- Any other business, financial or contractual relationships with companies that issue health insurance or Stop Loss coverage, or their subsidiaries.
- Any employment or business relationship their spouse or domestic partner has with companies that issue health insurance or Stop Loss coverage, or their subsidiaries.
Navigator and In-Person Assister Training and Certification Requirements
Navigators and in-person assisters will be required to:
- Meet any licensing, certification or other standards prescribed by the state or Exchange.
- Complete a training program approved by the Department of Health and Human Services (HHS) that may include up to 30 hours of training.
- Pass an examination to be certified.
- Obtain continuing education and be recertified at least annually.
- Be prepared to serve both the individual and small group Exchanges.
- Be trained to work with individuals with limited English proficiency and individuals with disabilities.
Cigna MAY 13 2013
“Employee Choice” in Federal SHOP Exchanges Delayed
On March 11, HHS announced it is delaying the “employee choice” option in the Small Business Health Options Program (SHOP) Exchanges from 2014 to 2015. This delay will impact states where the Federal government will run the Exchanges and states that are developing their Exchanges in partnership with the Federal government.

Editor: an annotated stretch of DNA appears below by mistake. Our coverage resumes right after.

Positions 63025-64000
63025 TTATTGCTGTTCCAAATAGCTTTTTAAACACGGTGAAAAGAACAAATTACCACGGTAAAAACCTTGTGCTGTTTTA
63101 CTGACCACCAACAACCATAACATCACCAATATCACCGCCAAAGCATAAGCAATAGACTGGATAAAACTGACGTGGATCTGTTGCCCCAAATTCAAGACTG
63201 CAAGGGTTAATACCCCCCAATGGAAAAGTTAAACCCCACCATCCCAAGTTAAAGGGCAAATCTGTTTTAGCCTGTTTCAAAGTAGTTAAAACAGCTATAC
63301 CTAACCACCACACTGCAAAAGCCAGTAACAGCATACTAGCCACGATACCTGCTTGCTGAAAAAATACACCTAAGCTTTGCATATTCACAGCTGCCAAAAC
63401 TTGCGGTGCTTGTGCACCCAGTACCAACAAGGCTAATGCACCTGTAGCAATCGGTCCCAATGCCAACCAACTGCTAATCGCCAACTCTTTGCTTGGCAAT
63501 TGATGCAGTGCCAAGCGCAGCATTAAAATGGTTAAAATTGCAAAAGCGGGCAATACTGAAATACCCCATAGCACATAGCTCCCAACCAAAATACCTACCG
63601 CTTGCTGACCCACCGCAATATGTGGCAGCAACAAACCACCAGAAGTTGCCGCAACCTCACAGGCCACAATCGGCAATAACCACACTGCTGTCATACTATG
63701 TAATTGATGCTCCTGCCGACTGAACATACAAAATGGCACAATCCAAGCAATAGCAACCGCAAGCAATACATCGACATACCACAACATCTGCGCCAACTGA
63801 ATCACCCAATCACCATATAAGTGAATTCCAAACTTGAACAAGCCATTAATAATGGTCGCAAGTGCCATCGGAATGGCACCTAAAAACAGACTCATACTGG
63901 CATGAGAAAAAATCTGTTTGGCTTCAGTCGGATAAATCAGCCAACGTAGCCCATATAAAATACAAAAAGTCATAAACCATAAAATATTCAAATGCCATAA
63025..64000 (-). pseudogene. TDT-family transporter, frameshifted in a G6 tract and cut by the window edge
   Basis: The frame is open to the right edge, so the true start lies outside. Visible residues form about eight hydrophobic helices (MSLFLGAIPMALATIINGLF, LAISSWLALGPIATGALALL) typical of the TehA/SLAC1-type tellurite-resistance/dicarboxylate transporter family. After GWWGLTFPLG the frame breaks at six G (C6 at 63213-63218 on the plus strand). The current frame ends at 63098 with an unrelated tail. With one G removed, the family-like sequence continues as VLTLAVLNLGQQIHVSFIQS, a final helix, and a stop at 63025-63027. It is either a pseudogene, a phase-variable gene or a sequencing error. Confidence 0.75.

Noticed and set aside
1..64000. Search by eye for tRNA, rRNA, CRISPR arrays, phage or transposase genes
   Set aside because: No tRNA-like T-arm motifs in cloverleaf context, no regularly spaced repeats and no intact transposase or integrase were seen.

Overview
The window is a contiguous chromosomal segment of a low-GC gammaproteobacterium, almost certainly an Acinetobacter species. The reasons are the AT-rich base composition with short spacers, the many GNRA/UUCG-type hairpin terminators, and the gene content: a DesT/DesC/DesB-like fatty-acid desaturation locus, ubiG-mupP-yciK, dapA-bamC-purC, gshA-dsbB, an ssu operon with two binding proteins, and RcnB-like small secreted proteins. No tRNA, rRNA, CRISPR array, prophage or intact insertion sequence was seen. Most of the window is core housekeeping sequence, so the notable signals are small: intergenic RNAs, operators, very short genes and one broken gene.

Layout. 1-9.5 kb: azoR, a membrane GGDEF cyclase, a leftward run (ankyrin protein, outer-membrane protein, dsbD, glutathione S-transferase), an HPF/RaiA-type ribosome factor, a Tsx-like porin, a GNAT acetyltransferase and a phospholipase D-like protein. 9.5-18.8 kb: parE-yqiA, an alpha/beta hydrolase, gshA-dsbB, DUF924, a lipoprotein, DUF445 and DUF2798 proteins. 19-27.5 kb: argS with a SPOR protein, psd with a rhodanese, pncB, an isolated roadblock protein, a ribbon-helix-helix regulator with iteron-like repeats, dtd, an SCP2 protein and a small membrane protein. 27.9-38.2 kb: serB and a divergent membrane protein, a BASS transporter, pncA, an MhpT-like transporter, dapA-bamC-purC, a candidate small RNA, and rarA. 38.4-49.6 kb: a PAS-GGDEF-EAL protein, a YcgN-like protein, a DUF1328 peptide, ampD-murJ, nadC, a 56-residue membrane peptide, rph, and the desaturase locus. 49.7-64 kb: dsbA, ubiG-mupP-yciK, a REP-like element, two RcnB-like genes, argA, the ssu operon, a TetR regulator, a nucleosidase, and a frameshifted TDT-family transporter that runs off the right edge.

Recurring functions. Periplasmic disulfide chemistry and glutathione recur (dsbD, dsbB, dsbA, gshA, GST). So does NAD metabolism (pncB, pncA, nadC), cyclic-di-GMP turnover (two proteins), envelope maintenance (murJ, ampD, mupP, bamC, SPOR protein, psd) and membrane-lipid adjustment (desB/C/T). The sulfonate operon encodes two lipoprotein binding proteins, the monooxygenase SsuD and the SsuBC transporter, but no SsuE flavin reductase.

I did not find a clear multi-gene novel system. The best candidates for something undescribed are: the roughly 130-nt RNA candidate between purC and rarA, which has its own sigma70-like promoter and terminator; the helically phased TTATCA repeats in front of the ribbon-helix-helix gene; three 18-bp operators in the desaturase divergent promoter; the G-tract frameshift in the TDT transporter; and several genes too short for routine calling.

The employee choice option will allow employers to determine how much they will contribute toward the cost of employee coverage and offer their employees a choice of Exchange plans from different carriers at a certain metal level (Bronze, Silver, etc.).
In 2014, small employers in states impacted by this delay will choose an Exchange plan and their employees will decide whether or not to enroll in that plan. Employers will not be able to offer their employees a choice of plans until 2015.
Exchanges being developed by states may choose to offer employee choice in 2014, or they may choose to delay implementation of that feature until 2015. The employee choice option will be available in all SHOP Exchanges for plan years beginning on or after January 1, 2015.
Cigna May 13, 2013
Healthcare Bill — Gross Cost of Medicaid & CHIP Outlays
The healthcare bill significantly expanded eligibility for Medicaid and the Children’s Health Insurance Program (CHIP). In March 2010, the Congressional Budget Office (CBO) estimated that under the bill there would be roughly 16 million more enrollees in Medicaid and CHIP than the number projected under the laws in place before the bill was enacted. According to the CBO, the gross cost of Medicaid and CHIP outlays under the bill will be an estimated $434 billion over ten years.
Fox News: 05/07/2013